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Thread: LS1 Ignition On & Start Relays

  1. #1
    Super Moderator dave w's Avatar
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    LS1 Ignition On & Start Relays

    I'm trying to remotely help someone with an LS1 engine conversion. The car is a considerable distance from me, but close enough for the internet to reach. The car is a 1968 points ignition system. It appears there IS NOT an Ignition On and Start wire on the steering column ignition switch. It appears the original engine used the starter "R" terminal to supply power to the points ignition coil + when the ignition switch is in "START". The LS1 starter Does Not have a "R" terminal.

    If I remember my "Old Car" wiring correctly, the points system used a ballast resistor to the points coil + terminal when the ignition switch is "ON" and the "R" terminal supplied the points coil + power when cranking or starting the engine. The vehicle owner removed the ballast resistor and used that wire to supply the LS1 injectors and coil packs with power. The vehicle owner has confirmed the engine is not starting because the LS1 injectors and coil packs Do Not have power when the ignition switch is in "Start".

    Back in the "Day" the "R" was called Resistor Terminal. Back in the "Day" the young "know it all" nuts and bolts wrench mechanics that actually read service manuals would say the "R" was for Relay.

    Below is my idea to solve the Ignition On & Start problem using two relays.

    Is this a good plan?

    Is the schematic below correct?

    Thoughts or suggestions are welcomed.

    dave w




    Ign On-Strat Relays.jpg

  2. #2
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    "Back in the day" the ballast resistor was not in circuit during starting, but only was switched into the circuit during running conditions to prevent coil overheating. During starting, the resistor was switched out and the full 12 volts was applied to the coil-not the 8 to 9 volts that the ballast resistor provided.

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    That should work fine.

  4. #4
    Super Moderator dave w's Avatar
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    Quote Originally Posted by Xnke View Post
    "Back in the day" the ballast resistor was not in circuit during starting, but only was switched into the circuit during running conditions to prevent coil overheating. During starting, the resistor was switched out and the full 12 volts was applied to the coil-not the 8 to 9 volts that the ballast resistor provided.
    I'm thinking the starter "R" terminal is the source for the coil when the ballast resistor is bypassed? Usually the voltage available with the starter spinning the engine is less than 12 volts. I'm thinking the available voltage is maybe in the range of 10.5 volts when the starter is spinning the engine, The stater motor is a HUGE draw on the available battery voltage.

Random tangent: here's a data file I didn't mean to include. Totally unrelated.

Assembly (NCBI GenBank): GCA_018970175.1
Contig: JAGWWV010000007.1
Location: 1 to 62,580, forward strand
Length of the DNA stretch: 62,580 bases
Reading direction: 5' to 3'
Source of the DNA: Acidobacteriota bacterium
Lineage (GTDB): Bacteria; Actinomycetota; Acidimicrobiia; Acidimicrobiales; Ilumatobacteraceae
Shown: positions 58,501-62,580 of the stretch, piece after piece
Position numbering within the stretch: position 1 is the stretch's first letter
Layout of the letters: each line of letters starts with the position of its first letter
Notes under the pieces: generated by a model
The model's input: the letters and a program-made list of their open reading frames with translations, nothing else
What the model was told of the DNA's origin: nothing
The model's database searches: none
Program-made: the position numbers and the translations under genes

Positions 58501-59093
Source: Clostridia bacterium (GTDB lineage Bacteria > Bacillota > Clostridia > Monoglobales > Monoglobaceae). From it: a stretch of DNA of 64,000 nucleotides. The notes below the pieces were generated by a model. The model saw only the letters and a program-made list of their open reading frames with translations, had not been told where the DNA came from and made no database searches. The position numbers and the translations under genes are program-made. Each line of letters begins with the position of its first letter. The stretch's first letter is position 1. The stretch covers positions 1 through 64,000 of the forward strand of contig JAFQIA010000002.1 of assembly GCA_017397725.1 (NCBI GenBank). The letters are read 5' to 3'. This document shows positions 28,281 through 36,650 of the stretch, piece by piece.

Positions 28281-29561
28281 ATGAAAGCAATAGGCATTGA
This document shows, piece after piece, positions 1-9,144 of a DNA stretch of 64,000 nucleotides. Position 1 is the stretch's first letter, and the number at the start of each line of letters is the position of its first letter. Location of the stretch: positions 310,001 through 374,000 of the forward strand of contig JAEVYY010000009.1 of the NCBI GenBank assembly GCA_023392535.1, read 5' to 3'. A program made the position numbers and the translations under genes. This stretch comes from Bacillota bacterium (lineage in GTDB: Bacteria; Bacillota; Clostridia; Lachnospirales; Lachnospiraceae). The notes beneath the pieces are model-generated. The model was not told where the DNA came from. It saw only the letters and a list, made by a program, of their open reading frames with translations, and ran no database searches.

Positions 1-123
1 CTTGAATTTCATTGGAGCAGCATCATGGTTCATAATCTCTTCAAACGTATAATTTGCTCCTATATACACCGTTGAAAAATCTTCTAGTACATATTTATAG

dave w

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    Yes, the R terminal did the bypass.

    Is it a GM? A 68 GM would have an ignition switch that provides ignition power even in the start position.

  6. #6
    Super Moderator dave w's Avatar
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    Quote Originally Posted by lionelhutz View Post
    Yes, the R terminal did the bypass.

    Is it a GM? A 68 GM would have an ignition switch that provides ignition power even in the start position.
    It's a 1968 GM Oldsmobile. I could not find an ignition switch wire that had power in both run and start. I found wires powered with either run or start. Considering the vehicle is half a century old, with multiple owners, it seem likely the wiring is not 100% original.

    dave w

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    Is the key in the column? They sometimes did that when the switch was out of adjustment. It can just be moved up or down the column to adjust.

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    Instead of relays, you could simply use two diodes. Diodes will have to handle whatever the average current is on the device it is feeding but will work fine.

    Brian
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  9. #9
    Super Moderator dave w's Avatar
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    Excellent idea, these should work https://www.mouser.com/datasheet/2/4...ries-63289.pdf

    I'm likely going to use relays, available at Auto Parts Stores. It's an automotive application.

    dave w

  10. #10
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    Use smaller diodes like a 1N4007 to power one relay.

  11. #11
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    I know this is an old thread but I thought I'd add my 2 cents. When I converted my '64 Impala to TBI 10 years ago I only remember having to tap into the purple starter wire (used the "R" terminal on the starter) for a CRANK signal. I recall metering out which IGN wire/circuit stayed hot even while cranking. Pretty sure even TBI requires 12V IGN and CRANK for starting. I would buy a new ignition switch and ring it out, it sounds like the current one has a bad contact. You might even be able to disassemble the old switch and clean it up.

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